Defiant :: Where the B-Girls At? :: Silent Records
as reviewed by Steve 'Flash' Juon

Looking at the front cover, one would initially suspect Defiant to be a rap artist upset with the lack of respect shown toward's women. Flipping over to the back though, what one actually finds is that Defiant is a mix DJ, and his question is more rhetorhical than oratorical. There are some female hip-hoppers and soul singers featured on this album though, which is more than you can say for most gun-toting machismo mixtapes these days.

You certainly can't fault Defiant for the "B-Girls" that he chose to feature on this album. Vinia Mojica proves she is still one of the most underrated vocalists out today with "Sands of Time." Apani B Fly Emcee still reps harder than most MC's of either gender in the underground on her cut "Say What?" Lumidee's "Never Leave You" has been tearing up radio and video for a while now, so it's only a shame that that Defiant didn't use the remix featuring Busta Rhymes and Fabolous. Actually, the song seems to have been cued up a little slow, but it makes Lumidee sound more sensual and sultry, so it's not all bad. And of course, you can't front on Rah Digga's "Party Over Here" - she's still the biggest star to ever come out of Busta's Flipmode Squad. Spliff Star, what? Fuhgeddaboutit. Apparently though Defiant is fronting on Rah, cause he only uses her as a bridge between tracks. Cry foul!

The rest of the "Where the B-Girls At?" is a selection of underground gems and the occasionally well known artist. Defiant is good at seamlessly blending from one cut to the next, although sometimes he seems to sacrifice providing more of the actual songs themselves for the sake of having a pure instrumental for mixing track to track. That's all good when you are moving from Madlib's "Flynn Returns" to Jazzy Jeff's "Love Savior" since both ARE instrumentals. Giving Jaylib only two minutes for "The Red" ain't right though if the song is actually four, and I strongly suspect he's got more to say. It's more annoying when you consider how mediocre "Hustolin" by Lacks is, the song it's blended with. They sound like a bad rip-off of Clipse, with a bad rip-off of a Neptunes track. Yawn. This time, I'm grateful Defiant cuts it short, and surplants them with Pete Rock's "The Hustle."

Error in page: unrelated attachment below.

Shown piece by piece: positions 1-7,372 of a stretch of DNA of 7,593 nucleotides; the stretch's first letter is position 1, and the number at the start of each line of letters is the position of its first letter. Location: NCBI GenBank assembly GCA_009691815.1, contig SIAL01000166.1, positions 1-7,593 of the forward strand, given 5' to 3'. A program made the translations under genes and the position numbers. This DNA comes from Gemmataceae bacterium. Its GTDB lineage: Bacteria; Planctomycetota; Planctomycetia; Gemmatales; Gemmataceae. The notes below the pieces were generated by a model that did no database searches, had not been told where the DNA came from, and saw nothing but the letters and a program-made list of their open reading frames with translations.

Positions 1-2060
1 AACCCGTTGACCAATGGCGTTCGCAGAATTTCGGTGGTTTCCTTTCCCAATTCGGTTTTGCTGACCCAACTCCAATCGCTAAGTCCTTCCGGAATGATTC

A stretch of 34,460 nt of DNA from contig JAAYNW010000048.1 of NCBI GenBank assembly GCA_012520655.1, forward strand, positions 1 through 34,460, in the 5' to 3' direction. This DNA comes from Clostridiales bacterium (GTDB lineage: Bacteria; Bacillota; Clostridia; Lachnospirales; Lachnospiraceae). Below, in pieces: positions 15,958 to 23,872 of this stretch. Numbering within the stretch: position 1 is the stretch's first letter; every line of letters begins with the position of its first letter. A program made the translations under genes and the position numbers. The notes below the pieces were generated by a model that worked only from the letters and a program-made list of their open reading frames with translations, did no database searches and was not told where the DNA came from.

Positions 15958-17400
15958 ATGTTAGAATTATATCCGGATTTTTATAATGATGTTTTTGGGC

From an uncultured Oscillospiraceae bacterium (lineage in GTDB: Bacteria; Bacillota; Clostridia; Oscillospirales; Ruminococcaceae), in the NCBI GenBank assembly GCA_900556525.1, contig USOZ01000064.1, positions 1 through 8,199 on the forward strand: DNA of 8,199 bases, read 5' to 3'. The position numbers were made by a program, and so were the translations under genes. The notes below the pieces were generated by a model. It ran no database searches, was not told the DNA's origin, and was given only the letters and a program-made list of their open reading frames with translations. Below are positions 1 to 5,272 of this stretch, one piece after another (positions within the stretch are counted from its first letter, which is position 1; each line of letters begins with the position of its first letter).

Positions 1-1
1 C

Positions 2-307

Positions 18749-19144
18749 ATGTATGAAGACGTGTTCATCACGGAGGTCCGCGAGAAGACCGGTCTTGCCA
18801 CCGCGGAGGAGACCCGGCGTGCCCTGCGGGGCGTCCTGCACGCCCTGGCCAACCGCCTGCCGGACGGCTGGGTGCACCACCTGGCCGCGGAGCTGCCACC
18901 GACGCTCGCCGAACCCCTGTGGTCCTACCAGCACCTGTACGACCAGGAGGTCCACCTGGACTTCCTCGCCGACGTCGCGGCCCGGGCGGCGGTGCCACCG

Overall there's still plenty of tight material on this selection, whether Defiant uses the full measure or just a few bars out of it. Songs like De La Soul's "Much More," Pete Rock & CL Smooth's "Shine on Me" and Five Deez "Hey Young World" remake are not likely to be found anywhere else - and on "Where the B-Girls At?" Defiant sandwiches them back to back right in the middle of the album. Not only does this show Defiant has good taste in abundance, it also shows he has the potential to make what could be the greatest mixtape for lovers of quality hip-hop all time. While it won't surplant some of the classic shit done by the likes of DJ Premier, Ron G and Kid Capri in the 1990's, "Where the B-Girls At?" is certainly a pleasant hour worth of listening material. I'd love to see what Defiant can do when he lets loose on his inhibitions and goes for the all-out smorgasboard of rap - one gets the impression he's just dying to do it.

Music Vibes: 6.5 of 10 Lyric Vibes: 7.5 of 10 TOTAL Vibes: 7 of 10

Originally posted: January 20, 2004